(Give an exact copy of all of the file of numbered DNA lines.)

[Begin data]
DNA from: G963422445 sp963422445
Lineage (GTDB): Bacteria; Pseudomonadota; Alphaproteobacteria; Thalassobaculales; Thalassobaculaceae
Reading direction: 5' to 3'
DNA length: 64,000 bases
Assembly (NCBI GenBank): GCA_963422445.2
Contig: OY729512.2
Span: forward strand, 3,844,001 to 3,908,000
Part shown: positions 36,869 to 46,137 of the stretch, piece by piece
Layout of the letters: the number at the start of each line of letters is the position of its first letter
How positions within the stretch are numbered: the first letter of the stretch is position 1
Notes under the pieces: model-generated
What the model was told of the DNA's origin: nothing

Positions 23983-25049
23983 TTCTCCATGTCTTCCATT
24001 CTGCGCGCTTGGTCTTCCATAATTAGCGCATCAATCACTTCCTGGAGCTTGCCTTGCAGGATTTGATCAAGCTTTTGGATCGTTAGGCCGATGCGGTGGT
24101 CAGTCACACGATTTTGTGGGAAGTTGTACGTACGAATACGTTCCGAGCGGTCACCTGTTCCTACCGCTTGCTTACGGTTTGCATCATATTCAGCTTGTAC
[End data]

DNA from: G963422445 sp963422445
Lineage (GTDB): Bacteria; Pseudomonadota; Alphaproteobacteria; Thalassobaculales; Thalassobaculaceae
Reading direction: 5' to 3'
DNA length: 64,000 bases
Assembly (NCBI GenBank): GCA_963422445.2
Contig: OY729512.2
Span: forward strand, 3,844,001 to 3,908,000
Part shown: positions 36,869 to 46,137 of the stretch, piece by piece
Layout of the letters: the number at the start of each line of letters is the position of its first letter
How positions within the stretch are numbered: the first letter of the stretch is position 1
Notes under the pieces: model-generated
What the model was told of the DNA's origin: nothing

Positions 23983-25049
23983 TTCTCCATGTCTTCCATT
24001 CTGCGCGCTTGGTCTTCCATAATTAGCGCATCAATCACTTCCTGGAGCTTGCCTTGCAGGATTTGATCAAGCTTTTGGATCGTTAGGCCGATGCGGTGGT
24101 CAGTCACACGATTTTGTGGGAAGTTGTACGTACGAATACGTTCCGAGCGGTCACCTGTTCCTACCGCTTGCTTACGGTTTGCATCATATTCAGCTTGTAC